The recent planning debacle over the Co-op shops for Sandwick and Scalloway got me gaffin’ recently on noticing that many of the so-called independent local shops in Shetland actually buy and stock many of the Cooperative brand products. So, it is just boils down to a question of profit level and where the profit ends up. A few local individuals and/or sooth. Imagine if Tesco’s and the big Co-op were locally owned supermarkets with a chain or locally, communally owned rural shops.
All of Shetland’s profit ends up sooth as we do not have a ‘local bank for local people’ – The Shetland Bank – which could provide us all with all our financial products from savings, ISA’s, personal pensions (for those not in the public sector) to insurance (car, home, business) all of which currently line sooth shareholders and boardroom barons’ pockets. Importantly the trading profit would stay local – apart from online shopping and holiday homes and yachts abroad of course!
The real issue behind the issue (local or sooth-month shops) is the apparent inability of the Shetland populace to cooperate to deliver community owned retail across Shetland, which the Shetland Cooperative movement – yet to be developed – could do.
Creating a proper local circular economy requires a locally owned and controlled financial institution. Is it telling that the 24,000 Shetlanders seem currently completely incapable of cooperating and trusting each other? (Local development companies excepted – one for Lerwick, especially for the Knab re-development?)
Yet the promotional cry of Promote Shetland uses the ‘community’ descriptor as if there is a real sense of community and belonging in Shetland. Is there? The practice, if it exists, is highly localised and piecemeal. (See the six or so rural, local development companies as mentioned above.)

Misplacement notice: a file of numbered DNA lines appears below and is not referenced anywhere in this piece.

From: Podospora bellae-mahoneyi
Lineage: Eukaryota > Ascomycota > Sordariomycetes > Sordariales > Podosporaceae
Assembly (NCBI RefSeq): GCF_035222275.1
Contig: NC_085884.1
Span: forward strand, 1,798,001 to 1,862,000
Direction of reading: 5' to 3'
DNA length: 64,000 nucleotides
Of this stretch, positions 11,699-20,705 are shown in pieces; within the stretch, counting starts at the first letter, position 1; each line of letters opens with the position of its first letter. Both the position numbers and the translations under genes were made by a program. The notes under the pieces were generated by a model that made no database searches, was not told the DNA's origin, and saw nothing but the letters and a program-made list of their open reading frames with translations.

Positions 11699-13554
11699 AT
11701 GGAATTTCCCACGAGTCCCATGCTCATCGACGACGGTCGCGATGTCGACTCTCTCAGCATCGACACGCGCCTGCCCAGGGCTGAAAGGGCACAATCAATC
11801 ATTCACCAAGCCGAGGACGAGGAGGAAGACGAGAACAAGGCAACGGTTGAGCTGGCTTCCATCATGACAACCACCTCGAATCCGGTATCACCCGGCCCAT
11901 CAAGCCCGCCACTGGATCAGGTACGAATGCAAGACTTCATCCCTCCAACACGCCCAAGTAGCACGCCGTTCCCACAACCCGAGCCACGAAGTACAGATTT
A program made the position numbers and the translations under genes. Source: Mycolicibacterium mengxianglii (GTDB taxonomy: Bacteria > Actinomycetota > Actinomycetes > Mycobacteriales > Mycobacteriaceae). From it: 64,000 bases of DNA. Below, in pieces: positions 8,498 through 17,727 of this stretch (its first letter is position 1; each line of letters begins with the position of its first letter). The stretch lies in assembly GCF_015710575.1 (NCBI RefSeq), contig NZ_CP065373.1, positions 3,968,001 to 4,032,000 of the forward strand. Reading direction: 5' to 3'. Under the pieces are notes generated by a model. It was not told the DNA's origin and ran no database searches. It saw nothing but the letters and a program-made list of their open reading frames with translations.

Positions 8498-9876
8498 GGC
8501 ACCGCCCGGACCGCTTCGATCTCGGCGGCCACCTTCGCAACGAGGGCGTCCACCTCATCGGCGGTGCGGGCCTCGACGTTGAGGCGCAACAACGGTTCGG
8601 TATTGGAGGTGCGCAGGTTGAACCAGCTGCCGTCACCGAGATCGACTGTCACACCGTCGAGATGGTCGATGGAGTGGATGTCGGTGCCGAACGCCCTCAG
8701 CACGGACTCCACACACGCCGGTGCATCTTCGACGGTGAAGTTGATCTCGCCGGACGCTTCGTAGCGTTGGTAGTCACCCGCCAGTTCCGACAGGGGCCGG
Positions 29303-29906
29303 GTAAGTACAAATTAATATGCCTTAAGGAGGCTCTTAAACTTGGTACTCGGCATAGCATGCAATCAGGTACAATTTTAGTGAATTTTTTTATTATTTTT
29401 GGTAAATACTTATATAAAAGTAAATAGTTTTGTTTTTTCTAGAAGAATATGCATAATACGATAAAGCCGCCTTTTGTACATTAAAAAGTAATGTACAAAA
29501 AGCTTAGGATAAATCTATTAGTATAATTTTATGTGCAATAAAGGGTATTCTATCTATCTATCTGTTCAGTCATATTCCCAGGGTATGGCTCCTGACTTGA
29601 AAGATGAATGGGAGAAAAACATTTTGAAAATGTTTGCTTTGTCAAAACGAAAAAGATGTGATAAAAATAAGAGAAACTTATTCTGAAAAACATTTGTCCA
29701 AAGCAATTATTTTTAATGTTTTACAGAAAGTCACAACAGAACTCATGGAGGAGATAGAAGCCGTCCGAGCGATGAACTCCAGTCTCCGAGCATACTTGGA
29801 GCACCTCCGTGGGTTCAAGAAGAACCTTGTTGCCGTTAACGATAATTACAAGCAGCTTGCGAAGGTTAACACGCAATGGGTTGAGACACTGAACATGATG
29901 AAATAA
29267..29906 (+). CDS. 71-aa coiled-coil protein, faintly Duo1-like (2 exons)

Cllr Lyall’s meaningless resignation from the planning committee achieves absolutely nothing unless it was a pre-election popularity ploy?
Mr Blackadder’s contribution through your letters gets us much closer to the nub of the problem – the issue of planning law and planning regulation and the relationship between national law and local freedoms and flexibilities, or lack thereof.
The SNP, to my mind, will only get over the winning line of trust for Scottish autonomy, if, within the lifetime of this new parliament, it demonstrates the maturity and trust to seriously devolve powers to significantly reformed local government, including major planning powers, including a triple devolution to community council level.
Such powers would have prevented the worst excesses of SSE generation and the Viking Energy project. We had a parliamentary act in 1974, when the Liberals had and exercised real power, to control the oil industry here. Nothing similar for the wind industry unfortunately.
Devolution of power, with major reform of local democracy, might just create an environment in which the council and community councils become much more important and are then taken seriously, rather than scapegoats, fairly or unfairly, in effect acting as (poor?) managers of nationally prescribed policies, finances and services – education, social work and care, to name but three.
The other side of this coin is that representatives on the SIC and community council need to demonstrate competency, clearly sadly lacking it seems, because partly they need to be doing it and paid for the full-time job of good governance that it is, or should be, but currently neither paid enough nor provided for in terms of the appropriate training required to become and be a ‘good governor’.
You pay peanuts, you get …
Can’t wait for the coming SIC candidate manifestos.
James J Paton